As in the original Baldur's Gate 2, you're placed in a world that depends on the choices you make and the path you choose for yourself, some lawfully good and others perhaps chaotically evil. But there should be one or two new ways to uncover your character's true destiny, after hearing back in May that more than 350,000 new words of content had already been added to the enhanced version being completed by Overhaul Games and Beamdog.
Our review of the first Baldur's Gate: Enhanced Edition ultimately came down to a balancing act between paying a higher price for the new version or downloading the original from a site like GOG.com and installing a variety of existing mods yourself for a similar experience. It's encouraging to hear that so much more new content is apparently planned for the updated version, which includes both the Shadows of Amn and Throne of Bhaal segments of the game.
Baldur's Gate 2: EE will launch at $25.
If Baldur's Gate had an undercurrent of politics and intrigue, it's nothing compared to the behind-the-scenes twists in the development of Baldur's Gate: Enhanced Edition. It was removed from sale for "contractual issues" at the request of a "publishing partner", later revealed to be Atari. Development of a planned patch was also postponed, and the possibility of an enhanced Baldur's Gate 2 slipping further into the shadows. Of Amn.
Now, it's back on sale, with its celebratory developers saying the outstanding issues are resolved, and news of upcoming releases will arrive soon.
Trent Oster's email to fans has been reposted on Reddit and GOG's forum:
"Dear Friends of Baldur’s Gate,
"Baldur's Gate: Enhanced Edition is available for sale once again. All outstanding issues with our publishing partner have been resolved.
"We'll announce the details of an upcoming major Baldur's Gate: Enhanced Edition patch and the Android tablet version in the near future. We'll also have some exciting news regarding Baldur's Gate II: Enhanced Edition soon after.
"We want to thank our fans for the outpouring of support we received during this difficult time. Legal issues are never fun. We're glad we can once again focus on what matters - makin' videogames!"
On the game's forum, Beamdog's Phillip Daigle shares some more info, admitting that "it'll be awhile before we can say anything", but that essentially, "things are back to normal." Later, he teases the upcoming update, saying, "Patch development is back on! We'll have an announcement regarding that in the near future. I personally am very excited for people to use the new UI."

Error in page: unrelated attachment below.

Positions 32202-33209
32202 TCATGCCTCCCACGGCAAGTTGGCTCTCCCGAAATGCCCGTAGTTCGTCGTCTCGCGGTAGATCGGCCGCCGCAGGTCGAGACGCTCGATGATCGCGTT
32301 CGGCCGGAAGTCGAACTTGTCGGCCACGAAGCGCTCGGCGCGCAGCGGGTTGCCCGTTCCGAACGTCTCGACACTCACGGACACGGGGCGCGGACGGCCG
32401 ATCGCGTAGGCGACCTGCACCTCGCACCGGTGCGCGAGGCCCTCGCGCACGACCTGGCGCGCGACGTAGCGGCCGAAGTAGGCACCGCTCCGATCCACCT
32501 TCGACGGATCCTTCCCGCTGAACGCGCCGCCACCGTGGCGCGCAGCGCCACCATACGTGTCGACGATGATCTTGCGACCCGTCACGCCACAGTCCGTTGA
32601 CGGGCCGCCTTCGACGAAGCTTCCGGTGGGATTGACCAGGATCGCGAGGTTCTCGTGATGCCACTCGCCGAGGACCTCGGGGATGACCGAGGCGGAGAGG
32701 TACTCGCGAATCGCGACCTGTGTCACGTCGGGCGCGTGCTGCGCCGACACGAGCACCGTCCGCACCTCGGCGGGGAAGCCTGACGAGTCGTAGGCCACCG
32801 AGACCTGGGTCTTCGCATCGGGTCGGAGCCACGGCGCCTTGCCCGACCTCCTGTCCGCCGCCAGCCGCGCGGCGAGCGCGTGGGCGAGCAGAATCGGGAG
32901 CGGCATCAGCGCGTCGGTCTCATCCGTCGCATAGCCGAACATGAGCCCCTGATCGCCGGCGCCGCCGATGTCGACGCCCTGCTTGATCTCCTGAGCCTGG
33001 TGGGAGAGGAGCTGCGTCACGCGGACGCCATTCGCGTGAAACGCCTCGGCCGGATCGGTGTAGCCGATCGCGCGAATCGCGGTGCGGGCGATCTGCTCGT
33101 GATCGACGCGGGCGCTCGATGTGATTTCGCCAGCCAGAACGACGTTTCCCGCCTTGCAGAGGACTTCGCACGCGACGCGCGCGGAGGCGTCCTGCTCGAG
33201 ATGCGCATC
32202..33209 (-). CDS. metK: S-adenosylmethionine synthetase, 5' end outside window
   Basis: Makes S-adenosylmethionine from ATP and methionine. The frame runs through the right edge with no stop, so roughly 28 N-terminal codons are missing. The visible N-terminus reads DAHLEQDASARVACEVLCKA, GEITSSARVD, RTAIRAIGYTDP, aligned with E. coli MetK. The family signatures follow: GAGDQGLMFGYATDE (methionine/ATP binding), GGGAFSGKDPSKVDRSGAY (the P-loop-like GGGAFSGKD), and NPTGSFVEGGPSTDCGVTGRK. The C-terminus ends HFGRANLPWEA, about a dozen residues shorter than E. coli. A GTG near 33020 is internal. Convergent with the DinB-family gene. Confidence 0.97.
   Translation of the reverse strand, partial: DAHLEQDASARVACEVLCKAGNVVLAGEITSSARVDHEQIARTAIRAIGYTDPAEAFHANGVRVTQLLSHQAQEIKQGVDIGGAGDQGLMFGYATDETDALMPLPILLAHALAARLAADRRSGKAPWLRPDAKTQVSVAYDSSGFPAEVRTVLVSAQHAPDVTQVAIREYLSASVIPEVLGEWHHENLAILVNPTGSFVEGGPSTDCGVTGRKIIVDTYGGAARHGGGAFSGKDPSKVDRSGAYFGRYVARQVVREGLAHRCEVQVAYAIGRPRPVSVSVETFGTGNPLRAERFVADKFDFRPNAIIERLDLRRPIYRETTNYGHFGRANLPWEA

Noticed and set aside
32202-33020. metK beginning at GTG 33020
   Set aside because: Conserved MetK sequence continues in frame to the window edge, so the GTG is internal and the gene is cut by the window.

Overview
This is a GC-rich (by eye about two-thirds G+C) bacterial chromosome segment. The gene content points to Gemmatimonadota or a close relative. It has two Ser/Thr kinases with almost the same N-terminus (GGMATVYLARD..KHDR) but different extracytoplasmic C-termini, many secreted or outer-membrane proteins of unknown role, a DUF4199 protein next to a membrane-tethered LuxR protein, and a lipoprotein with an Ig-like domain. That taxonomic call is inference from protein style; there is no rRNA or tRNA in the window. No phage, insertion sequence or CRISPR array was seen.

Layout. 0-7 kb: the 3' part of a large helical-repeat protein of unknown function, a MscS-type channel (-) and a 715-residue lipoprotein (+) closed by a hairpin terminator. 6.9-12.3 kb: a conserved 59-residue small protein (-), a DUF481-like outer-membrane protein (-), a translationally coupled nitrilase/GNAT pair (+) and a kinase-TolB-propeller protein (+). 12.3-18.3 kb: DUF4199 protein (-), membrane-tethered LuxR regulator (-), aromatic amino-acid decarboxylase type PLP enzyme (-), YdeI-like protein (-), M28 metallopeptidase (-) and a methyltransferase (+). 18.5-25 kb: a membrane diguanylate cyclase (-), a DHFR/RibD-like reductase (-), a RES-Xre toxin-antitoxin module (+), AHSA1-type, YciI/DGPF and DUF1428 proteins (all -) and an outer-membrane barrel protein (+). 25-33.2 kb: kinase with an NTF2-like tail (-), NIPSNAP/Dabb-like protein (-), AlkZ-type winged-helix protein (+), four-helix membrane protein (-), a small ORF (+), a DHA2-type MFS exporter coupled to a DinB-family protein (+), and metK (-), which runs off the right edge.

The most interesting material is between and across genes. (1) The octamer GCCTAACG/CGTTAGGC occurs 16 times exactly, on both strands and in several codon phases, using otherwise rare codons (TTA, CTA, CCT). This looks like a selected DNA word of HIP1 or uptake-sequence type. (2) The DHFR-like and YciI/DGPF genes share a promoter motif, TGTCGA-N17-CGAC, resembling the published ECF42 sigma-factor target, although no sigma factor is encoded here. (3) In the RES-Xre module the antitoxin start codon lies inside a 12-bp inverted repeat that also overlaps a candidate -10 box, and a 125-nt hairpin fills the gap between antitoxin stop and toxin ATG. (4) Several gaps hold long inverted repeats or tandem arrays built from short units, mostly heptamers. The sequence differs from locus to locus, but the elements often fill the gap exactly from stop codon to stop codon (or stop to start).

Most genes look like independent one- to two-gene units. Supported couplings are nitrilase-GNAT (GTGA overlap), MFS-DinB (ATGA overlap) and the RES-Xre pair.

In this scene, Sarevok will be taking the role of "contractual issues".
Baldur's Gate: Enhanced Edition, the attempted restoration of BioWare's classic RPG, has been removed from sale by developer Overhaul Games in light of contractual issues with the game's publishing partners. A statement by Beamdog/Overhaul president Trent Oster explains the situation - albeit in the vague manner of someone staring at a heavy pile of legal documents.
"We recently removed Baldur's Gate: Enhanced Edition from sale on Beamdog and the Apple App Store. We've taken this step at our publishing partner's request as we attempt to resolve a number of contractual issues."
Oster goes on to say that, until the "complex legal matters" have been resolved, the developer is unable to release the planned next patch to the game. It would have brought an updated user interface, "enormous performance improvements", enhancements and a new font system.
Perhaps more troublingly, the issues are also blocking Baldur's Gate II: Enhanced Edition. While BG:EE struck me as slightly less enhanced than a properly modded version of the original, BG2:EE was shaping up to be a more dramatic revision - already boasting 350,000 words of additional content.
Strangely, you can still pick BG:EE up from Steam. Whether it's due to be taken down is unclear, but the Steam release was handled by Atari instead of Beamdog, and so received no direct support.
Beamdog president Trent Oster has given a status update on the sequel to Baldur's Gate: Enhanced Edition, saying that their upgrade of the classic Baldur's Gate 2: Shadows of Amn has already received multiple novels worth of added words. "We're hard at work on BG2:EE and it is going well," Oster told ShackNews. "Phil (our design lead) mentioned to me there is over 350,000 words of new content."
Which sounds promising. One of my biggest issues with the Enhanced Edition of the first Baldur's Gate was that the relatively small amount of new content didn't outweigh the benefits of a modded version of the much cheaper regular edition. But Oster says those hundreds of thousands of words relate to story and quests for Shadows of Amn and the Throne of Bhaal expansion, which will be bundled for the PC release. If Beamdog can add new, well integrated content into the sequel, it'll be a far more enticing prospect.
Beyond that, Oster wouldn't go into details regarding the game's release, except to say that he hoped to start talking about it soon. He did, however, reaffirm that the sequel would take precedence over any DLC that Beamdog may have lined up for the original, saying, "DLC-wise, we have plans, but nothing completed, yet."